A few weeks ago Brian Bailey, the well-known technology editor for EDA at Semiconductor Engineering, kindly asked me to provide some comments in relation to a set of very interesting questions on the fate of Moore’s Law and the adoption of sub-20nm process nodes. You can find a selection of my answers, alongside opinions and thoughts from a slew of industry experts, in his recently published comprehensive article: Moore’s Law Tail No Longer Wagging The Dog. I would like to thank Brian for this opportunity and look forward to more articles from him on this topic; if you’re interested in my opinions on IP development in the context of Moore’s Law, please find my answers in full below.

Nanotechonolgy Research At University Of Albany 28nm is here to stay for high volume 32 and 64-bit mobile apps processors

One thing mentioned quite a few times at DAC this year is that Moore’s law has already ended for many people. They do not see the need to move to new nodes and the economics no longer favor it (major exclusions are apps processors and high-end computing/infrastructure). First off, do you agree with these statements?

High-end mobile and desktop processors will always go for the latest process nodes because at that level achieving ultimate performance efficiency is vital. These processors end up in devices which need to top benchmarks and are driven by a high-end feature set, therefore performance and power are critical factors which model design methodologies.

However, silicon vendors in the embedded market have historically relied on using proven process nodes which tend to lag behind high-end mobile and desktop. For example, a lot of microcontrollers today are still manufactured at 90nm or 45nm. When targeting mass volume markets, designing low cost processors becomes extremely important, therefore moving to the latest toolchain might not always make sense from a business perspective.

In the near future, we will probably see affordable mobile and wearable devices still using the established 28nm process node because it makes sense both from an engineering and business perspective. Furthermore, technologies like FD-SOI can breathe new life into 28nm. By offering improvements in performance and power, FD-SOI expands 28nm usability across new segment markets.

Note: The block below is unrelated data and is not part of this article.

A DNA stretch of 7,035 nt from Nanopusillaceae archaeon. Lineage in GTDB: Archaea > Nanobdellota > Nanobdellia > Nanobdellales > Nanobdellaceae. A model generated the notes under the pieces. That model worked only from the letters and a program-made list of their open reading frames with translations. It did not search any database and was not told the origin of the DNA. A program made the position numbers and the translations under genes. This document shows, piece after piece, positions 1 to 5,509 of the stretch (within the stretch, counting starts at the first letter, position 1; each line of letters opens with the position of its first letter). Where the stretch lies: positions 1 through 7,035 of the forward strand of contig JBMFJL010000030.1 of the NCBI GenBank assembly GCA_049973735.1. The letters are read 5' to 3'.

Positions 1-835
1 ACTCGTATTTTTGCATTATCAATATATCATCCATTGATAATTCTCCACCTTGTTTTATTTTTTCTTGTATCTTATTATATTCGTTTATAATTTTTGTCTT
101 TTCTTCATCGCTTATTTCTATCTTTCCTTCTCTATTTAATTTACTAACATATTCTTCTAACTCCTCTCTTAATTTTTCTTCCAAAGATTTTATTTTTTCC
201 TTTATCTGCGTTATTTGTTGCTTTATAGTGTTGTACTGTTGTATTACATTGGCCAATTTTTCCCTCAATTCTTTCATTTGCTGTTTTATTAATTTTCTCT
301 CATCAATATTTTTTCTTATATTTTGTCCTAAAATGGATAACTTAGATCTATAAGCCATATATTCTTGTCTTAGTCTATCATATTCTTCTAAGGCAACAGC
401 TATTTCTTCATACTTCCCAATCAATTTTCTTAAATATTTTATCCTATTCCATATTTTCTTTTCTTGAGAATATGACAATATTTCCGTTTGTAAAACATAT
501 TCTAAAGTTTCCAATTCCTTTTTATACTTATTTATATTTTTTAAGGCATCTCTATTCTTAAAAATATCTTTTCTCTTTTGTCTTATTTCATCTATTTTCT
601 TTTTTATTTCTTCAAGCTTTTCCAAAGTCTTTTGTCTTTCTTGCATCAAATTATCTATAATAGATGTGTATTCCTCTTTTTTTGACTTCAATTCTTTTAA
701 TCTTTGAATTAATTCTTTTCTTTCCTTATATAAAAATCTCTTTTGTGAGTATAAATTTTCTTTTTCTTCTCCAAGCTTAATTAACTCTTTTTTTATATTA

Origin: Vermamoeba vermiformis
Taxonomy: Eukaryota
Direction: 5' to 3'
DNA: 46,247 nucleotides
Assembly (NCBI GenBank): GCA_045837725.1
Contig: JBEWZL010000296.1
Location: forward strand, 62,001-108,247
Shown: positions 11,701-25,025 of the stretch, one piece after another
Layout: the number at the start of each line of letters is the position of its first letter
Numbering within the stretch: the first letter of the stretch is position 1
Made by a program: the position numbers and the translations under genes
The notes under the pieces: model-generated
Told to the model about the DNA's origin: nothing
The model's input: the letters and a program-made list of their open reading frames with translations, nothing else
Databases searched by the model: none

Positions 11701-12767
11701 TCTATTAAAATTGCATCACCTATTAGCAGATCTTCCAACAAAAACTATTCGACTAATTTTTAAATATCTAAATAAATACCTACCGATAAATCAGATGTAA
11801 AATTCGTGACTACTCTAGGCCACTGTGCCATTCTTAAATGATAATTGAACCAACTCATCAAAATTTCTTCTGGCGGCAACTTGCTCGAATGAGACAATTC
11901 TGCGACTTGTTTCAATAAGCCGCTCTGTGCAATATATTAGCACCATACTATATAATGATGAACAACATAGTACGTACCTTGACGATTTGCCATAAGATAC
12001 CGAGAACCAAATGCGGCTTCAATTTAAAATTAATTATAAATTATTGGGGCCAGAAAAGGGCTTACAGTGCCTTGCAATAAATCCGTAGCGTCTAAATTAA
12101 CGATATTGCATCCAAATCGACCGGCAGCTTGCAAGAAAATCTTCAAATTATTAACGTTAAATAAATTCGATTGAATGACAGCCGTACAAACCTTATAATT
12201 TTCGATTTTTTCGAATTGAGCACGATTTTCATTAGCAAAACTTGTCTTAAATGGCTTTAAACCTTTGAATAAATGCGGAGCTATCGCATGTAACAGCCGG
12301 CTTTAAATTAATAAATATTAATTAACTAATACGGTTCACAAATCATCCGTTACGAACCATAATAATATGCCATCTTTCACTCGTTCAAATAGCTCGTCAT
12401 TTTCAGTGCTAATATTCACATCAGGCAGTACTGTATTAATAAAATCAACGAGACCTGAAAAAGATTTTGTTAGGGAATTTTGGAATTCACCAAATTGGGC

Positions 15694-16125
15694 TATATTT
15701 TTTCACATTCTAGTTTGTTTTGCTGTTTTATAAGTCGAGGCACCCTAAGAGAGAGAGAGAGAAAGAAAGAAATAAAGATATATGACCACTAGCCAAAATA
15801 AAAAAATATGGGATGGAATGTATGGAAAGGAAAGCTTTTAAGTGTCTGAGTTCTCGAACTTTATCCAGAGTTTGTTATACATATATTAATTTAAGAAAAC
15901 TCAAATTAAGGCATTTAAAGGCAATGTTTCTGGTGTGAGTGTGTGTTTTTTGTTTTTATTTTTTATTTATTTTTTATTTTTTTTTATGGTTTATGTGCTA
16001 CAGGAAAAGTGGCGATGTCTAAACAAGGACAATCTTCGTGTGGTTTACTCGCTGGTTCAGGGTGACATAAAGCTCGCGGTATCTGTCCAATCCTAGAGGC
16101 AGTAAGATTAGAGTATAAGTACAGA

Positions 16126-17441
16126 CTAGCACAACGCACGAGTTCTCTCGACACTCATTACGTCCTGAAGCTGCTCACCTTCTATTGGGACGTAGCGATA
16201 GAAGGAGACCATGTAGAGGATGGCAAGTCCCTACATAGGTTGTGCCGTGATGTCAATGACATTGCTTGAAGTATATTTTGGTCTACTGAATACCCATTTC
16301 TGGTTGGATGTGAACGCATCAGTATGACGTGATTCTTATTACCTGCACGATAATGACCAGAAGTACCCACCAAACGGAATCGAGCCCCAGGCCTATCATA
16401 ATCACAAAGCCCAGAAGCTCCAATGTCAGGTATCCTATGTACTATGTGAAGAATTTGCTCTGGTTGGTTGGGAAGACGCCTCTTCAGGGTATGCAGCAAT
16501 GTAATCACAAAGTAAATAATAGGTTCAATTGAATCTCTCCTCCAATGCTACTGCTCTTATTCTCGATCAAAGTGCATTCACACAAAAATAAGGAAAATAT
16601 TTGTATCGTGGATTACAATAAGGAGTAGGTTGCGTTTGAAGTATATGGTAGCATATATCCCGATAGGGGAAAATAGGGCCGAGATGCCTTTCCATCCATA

How does this affect IP developers?

Designing for low power has always been a priority for mobile. Imagination Technologies puts efficiency first whenever creating a new family of processors which in turns ensures that our silicon partners always get a solution that achieves the best PPA at any given process node.For example, we have included new technologies like PVR3C or PowerGearing in our latest generation PowerVR Rogue GPUs so system designers have to worry less about power-related issues like memory bandwidth.

Additionally, we have recently released Design Optimization Kits (DOKs) for our IP processors that have been extremely popular within our customer base. Our DOKs provide a flexible solution for system architects to optimize for power, performance and area and deliver substantial silicon PPA gains while reducing design cycle times. The first DOK we have co-developed with Synopsys has reduced dynamic power by up to 25% and area up to 10% for PowerVR Series6 GPUs.

We also maintain very close relationships with all foundries, including TSMC, GLOBALFOUNDRIES, UMC or SMIC; we’ve recently announced we are working with TSMC to drive industry-leading performance for PowerVR GPUs using 28HPM and 16nm FinFET technologies for next generation apps processors.